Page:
Before 2012, MMO combat had remained mostly the same for years. Some games tried different ideas here and there, but it all felt largely the same. This year, some games finally made big strides.
Obviously, there’s TERA, which embraced action combat in an enormous way. Not only does the game allow players to dodge and stay mobile for most of combat, but it even requires aiming.
Then there’s Guild Wars 2. It didn’t go quite as far as TERA, but it added enough action elements — dodge, casting while moving, attacking without a target — to feel much more action-focused than previous MMOs. Its big success also shows gamers are ready to embrace more action in their MMOs, something that can’t be claimed by just looking at TERA.
Let’s not forget PlanetSide 2. It’s not an RPG, but it does show the MMO space can be much more varied than it has been in the past few years. Unlike the first game in the PlanetSide series, PlanetSide 2 feels like an authentic shooter. It’s too early to call the game a big success, but so far the game has shown that MMO gamers are at least interested in the shooter genre.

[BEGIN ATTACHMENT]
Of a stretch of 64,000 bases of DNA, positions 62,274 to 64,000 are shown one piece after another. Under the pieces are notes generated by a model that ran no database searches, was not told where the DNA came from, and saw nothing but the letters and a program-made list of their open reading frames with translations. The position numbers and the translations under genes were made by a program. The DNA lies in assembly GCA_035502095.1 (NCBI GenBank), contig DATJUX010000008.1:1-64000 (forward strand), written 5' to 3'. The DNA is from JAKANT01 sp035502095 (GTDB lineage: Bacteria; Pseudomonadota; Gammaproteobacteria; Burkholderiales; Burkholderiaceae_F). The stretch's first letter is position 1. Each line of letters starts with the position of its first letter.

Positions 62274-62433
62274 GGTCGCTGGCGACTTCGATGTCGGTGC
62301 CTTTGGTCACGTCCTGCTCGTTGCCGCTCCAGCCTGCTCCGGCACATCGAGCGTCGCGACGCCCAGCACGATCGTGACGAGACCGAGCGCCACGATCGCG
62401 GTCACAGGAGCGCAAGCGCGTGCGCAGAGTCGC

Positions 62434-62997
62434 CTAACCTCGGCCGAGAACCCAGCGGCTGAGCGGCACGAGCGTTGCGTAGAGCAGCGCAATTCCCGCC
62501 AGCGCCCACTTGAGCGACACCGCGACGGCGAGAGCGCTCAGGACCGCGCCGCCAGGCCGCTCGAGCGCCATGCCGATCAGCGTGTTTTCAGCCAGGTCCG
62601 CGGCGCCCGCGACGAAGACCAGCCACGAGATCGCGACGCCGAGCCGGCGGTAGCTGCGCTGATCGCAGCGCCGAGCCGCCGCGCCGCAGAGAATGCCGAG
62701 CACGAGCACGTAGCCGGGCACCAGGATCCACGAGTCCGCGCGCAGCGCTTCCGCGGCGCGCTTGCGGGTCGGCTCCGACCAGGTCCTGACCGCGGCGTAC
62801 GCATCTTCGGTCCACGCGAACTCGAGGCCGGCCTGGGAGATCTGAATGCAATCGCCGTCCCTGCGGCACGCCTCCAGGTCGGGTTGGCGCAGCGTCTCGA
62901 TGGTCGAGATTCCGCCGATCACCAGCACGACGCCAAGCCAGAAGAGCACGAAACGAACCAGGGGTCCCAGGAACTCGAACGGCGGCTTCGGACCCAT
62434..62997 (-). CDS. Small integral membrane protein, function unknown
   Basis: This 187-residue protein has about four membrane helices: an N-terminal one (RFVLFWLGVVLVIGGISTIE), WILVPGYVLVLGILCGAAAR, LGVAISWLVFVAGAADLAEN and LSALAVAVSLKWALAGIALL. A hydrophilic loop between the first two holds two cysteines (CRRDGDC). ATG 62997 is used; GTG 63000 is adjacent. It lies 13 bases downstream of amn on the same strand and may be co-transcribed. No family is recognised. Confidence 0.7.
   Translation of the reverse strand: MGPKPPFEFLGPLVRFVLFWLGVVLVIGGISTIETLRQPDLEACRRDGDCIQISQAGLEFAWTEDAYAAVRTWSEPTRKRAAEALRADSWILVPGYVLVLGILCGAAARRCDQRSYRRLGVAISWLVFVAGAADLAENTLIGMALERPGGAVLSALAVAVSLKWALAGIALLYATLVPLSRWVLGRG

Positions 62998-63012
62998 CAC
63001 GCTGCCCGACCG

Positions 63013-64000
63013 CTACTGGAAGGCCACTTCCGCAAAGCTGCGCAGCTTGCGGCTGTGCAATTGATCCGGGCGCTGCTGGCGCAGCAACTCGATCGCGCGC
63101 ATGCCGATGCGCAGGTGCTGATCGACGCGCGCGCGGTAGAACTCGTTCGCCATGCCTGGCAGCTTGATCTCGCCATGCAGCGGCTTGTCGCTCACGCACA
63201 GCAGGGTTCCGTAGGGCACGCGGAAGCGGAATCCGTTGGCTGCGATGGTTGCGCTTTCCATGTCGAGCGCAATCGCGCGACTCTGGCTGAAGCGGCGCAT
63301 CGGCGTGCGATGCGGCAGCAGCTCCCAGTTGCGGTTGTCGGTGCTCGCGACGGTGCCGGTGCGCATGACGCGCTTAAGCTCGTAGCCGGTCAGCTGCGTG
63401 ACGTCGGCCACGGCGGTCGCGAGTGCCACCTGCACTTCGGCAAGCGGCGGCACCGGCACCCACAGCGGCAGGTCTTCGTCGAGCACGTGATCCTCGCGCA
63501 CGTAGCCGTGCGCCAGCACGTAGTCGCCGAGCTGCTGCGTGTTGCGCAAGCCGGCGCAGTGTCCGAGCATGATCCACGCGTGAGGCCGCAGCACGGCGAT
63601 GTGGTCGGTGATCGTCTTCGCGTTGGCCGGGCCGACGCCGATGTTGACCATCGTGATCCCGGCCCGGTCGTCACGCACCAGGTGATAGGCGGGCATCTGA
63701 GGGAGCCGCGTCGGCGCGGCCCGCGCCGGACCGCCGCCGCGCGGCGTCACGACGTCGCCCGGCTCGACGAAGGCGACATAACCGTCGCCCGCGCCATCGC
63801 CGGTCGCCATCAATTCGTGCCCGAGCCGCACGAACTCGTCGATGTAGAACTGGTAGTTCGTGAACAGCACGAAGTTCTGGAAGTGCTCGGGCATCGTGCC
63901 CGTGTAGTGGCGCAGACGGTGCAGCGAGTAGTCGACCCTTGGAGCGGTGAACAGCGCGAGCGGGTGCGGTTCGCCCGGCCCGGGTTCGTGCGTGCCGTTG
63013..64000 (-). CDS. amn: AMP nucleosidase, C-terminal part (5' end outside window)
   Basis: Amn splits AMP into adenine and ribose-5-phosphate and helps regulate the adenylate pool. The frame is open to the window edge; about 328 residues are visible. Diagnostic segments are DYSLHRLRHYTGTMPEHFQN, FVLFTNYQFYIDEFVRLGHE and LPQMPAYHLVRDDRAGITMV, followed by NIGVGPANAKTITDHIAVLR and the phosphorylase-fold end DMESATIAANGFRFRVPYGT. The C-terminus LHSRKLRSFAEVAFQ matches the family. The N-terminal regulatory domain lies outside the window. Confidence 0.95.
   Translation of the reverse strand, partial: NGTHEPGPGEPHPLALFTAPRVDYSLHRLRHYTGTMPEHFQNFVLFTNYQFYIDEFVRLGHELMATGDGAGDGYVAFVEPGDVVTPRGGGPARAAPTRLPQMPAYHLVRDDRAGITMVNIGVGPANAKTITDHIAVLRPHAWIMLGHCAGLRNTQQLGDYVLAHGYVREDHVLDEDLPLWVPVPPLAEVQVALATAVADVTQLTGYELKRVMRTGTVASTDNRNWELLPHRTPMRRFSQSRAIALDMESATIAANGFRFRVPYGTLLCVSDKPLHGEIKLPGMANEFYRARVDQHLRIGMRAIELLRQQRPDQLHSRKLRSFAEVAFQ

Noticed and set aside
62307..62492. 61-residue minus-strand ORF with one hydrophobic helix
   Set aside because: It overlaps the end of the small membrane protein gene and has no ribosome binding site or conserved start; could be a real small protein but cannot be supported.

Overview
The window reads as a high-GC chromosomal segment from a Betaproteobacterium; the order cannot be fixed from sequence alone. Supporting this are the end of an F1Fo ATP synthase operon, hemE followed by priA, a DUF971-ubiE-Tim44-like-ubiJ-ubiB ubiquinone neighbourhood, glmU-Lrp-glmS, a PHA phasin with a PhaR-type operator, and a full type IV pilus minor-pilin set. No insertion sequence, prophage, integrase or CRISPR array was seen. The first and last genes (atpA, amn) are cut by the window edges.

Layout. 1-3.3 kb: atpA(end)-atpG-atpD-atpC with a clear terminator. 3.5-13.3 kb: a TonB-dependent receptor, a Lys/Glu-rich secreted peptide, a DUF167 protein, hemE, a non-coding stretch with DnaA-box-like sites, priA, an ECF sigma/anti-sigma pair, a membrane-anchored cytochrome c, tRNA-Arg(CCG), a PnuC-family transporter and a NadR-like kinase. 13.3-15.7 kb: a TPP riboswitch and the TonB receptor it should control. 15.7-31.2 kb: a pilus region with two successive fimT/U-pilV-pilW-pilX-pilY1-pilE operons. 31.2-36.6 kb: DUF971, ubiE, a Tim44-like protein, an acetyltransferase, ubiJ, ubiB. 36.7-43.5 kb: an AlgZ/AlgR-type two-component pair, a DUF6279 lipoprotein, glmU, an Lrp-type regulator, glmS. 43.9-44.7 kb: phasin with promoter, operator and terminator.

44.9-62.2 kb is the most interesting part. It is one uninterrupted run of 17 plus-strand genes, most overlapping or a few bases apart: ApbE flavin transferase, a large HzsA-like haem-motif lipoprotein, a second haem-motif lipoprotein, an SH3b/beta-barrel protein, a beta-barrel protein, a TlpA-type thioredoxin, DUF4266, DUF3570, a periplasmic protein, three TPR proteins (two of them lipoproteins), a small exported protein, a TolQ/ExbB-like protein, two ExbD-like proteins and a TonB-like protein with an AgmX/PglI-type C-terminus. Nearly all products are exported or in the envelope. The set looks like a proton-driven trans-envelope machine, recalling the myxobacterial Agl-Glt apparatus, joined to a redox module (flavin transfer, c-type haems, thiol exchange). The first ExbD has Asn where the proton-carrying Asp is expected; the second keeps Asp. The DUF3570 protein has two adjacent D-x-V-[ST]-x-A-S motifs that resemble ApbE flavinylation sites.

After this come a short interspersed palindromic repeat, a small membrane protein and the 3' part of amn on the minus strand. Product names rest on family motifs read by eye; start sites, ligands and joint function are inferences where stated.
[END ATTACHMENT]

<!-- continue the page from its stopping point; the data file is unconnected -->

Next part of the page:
This is a great trend for gamers. It’s unusual for a genre to be so stagnant in terms of combat. It’s normal to expect a lot of variety from game to game. Even in shooters, the differences between QUAKE LIVE and Call of Duty are enormous. The move toward more varied combat will finally give MMO players more options and variety.
Down with the holy
The death of the holy trinity is mostly exclusive to Guild Wars 2 so far, but it shows a giant leap in a genre that used to be dominated by the tank-healer-DPS setup.
Now, some gamers are not happy with the lack of a holy trinity in Guild Wars 2. They argue that reducing the importance of roles diminishes the depth of classes, content, and boss encounters. These gamers very clearly prefer a more traditional setup.
But the fact is a lot of MMO gamers are happy with Guild Wars 2‘s lack of a holy trinity. For many, it’s one of the features that sells the game. It’s not the setup for everyone, but it is clearly keeping many fans’ attention.